Jetbrains has won developer tools.

Of late, Jetbrains has:

  1. Introduced a subscription model on all its IDEs
  2. Released new Intellij 16 in just 3 months with more new features than Eclipse manages in a whole year.
  3. About to introduce a paid C# IDE when Microsoft has released a free Visual Studio Community version.
  4. Google's new Cloud Debugger was announced with an Intellij plugin, and not even a mention of Eclipse.

None of this was fathomable 5 years ago.

How did Jetbrains do this?

1. Slow and steady wins the race

10 years ago, Eclipse was such a huge force. Dev tools companies like Borland were 'eclipsed' and shut down due to Eclipse essentially killing the dev tools market on account of it being free. Jetbrains was expected to die eventually too.

However, they kept on chipping away at it. Iterating, improving, and listening to their users every year. They have now managed to eclipse Eclipse.

2. Product, Product, and only Product

It is simple. Jetbrains has the better product. For each IDE that Jetbrains offers, there exists a free alternative, whether its Eclipse, Visual Studio or Sublime Text. Some of these, like Eclipse & Visual Studio even have huge resources behind them. The reason you pay for a Jebrains' IDE is simply cause it is better.

3. Iterate

Jetbrains is willing to wait. It is understood that v1 of any product won't be the killer version. But get to v3 or v4 and you can start to see it become a formidable product in its category. Rome wasn't built in a day, and overnight success is but a myth. Jetbrains seems to acknowledge this fact and keeps improving its product until they truly are better than the competition by a huge margin.

While this may sound like the normal thing to do, it is not how its competitors seem to work.

Visual Studio for example, does minimal updates to its IDEs on each release. The reason you buy the new version is because its supports the newest version of .Net or the latest C++ compiler. In fact, the IDE portion of Visual Studio has languished so far behind that Jetbrains makes a killing selling the Resharper plugin for Visual Studio.

Eclipse at this point has given up so much that it hasn't even bothered updating its website for years now. Its 'feature list' on the download page shows the internal ids of its various plugins.

4. Solid core tech

The reason why iteration works for Jetbrains is because they always aim to have a solid core technical foundation.

Take the C++, C# and TypeScript IDE for example. They are taking the time to write their own parsers and code analysis for each of these languages. They could have gone the easy route and used the Microsoft provided 'Language Service' or (in the case of C++) written a basic parser that just 'estimates' when it cannot parse complex code.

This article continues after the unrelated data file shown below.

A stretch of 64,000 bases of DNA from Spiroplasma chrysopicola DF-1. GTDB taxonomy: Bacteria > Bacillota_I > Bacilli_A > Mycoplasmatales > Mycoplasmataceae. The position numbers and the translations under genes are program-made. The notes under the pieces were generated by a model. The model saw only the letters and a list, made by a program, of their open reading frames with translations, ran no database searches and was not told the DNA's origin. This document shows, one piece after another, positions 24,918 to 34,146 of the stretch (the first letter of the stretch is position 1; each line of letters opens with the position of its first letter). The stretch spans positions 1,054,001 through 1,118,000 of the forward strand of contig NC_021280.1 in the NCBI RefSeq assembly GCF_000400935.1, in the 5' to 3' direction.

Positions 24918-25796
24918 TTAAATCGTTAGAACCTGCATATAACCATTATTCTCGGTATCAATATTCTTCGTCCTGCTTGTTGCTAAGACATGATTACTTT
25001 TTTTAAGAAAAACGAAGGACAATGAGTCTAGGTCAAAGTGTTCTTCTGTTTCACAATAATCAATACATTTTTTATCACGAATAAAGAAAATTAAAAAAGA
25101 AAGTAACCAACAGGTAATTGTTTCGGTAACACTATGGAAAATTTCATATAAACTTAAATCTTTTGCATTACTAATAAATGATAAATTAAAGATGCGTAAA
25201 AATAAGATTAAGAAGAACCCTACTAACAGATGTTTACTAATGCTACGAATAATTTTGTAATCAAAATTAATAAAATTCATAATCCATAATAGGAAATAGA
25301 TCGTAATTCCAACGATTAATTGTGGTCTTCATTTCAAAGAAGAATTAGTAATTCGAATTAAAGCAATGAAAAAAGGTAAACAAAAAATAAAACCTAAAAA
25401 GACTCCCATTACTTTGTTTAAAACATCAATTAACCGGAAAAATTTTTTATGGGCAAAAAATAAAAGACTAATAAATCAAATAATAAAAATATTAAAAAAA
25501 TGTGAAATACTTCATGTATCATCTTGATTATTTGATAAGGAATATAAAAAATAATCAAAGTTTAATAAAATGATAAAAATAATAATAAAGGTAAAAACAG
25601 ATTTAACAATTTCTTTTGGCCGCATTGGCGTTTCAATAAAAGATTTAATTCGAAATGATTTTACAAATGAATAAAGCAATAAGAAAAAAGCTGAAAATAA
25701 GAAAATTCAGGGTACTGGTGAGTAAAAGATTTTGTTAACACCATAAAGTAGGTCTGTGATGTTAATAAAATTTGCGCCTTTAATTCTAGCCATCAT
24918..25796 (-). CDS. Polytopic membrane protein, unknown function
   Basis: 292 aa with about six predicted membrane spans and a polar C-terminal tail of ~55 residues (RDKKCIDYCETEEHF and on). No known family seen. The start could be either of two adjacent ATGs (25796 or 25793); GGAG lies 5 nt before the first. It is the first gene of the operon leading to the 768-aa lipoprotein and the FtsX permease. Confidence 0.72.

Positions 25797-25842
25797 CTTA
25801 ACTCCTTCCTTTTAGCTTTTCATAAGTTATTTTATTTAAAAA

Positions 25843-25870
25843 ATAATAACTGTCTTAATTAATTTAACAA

However, by taking the time to get things right they eventually have the best product on the market.

5. Non sexy tech

Jetbrains core tech comprises of incremental parsers and lexers written in Java rendered on a desktop using Swing APIs. There is no Big Data, Hadoop, Kafka, NodeJS or any other 'sexy' technologies in use.

They haven't made technical decisions only to serve a fad, like putting the whole IDE in the cloud.

The reason why Jetbrains has such little competition is because few startups and programmers are willing to learn and embrace non-sexy tech.

What didn't matter

1. Sales team

You buy a Jetbrains IDE because you like it. You didn't need to talk to an 'account executive' to buy it. Their sales people didn't contact your VP of Engineering to sell it your company.

2. Content Marketing

The Jetbrains blog only has product announcements. The closest they have to content marketing is a monthly Java newsletter.

This is all in stark contrast to your typical venture backed 'enterprise startup' which has 'enterprise sales' people making calls and over 50% of company budget reserved for marketing and sales.

My favorite example of this is this talk by Hadi Hariri introducing the Jetbrains Rider C# IDE. At 37:17 someone asks him to compare Rider to Visual Studio. Hadi responds by simply saying "Try it. Test it. If you feel its better use it". Just goes to show how confident Jetbrains is in its product.


Jetbrains is a unicorn that Silicon Valley doesn't like to talk about. It is fully bootstrapped, built on solid core tech, tenacious through tough times and wins by having the better product.

It is not endorsed by Paul Graham, isn't backed by Andreesen Horowitz, doesn't have a profitless business model, doesn't throw decadent $7m holiday parties, and its formed by a bunch of intellectuals, not people who wrestle over drinks in a steakhouse.

Jetbrains is the role model company that Silicon Valley startups deserve, but not the one they need right now.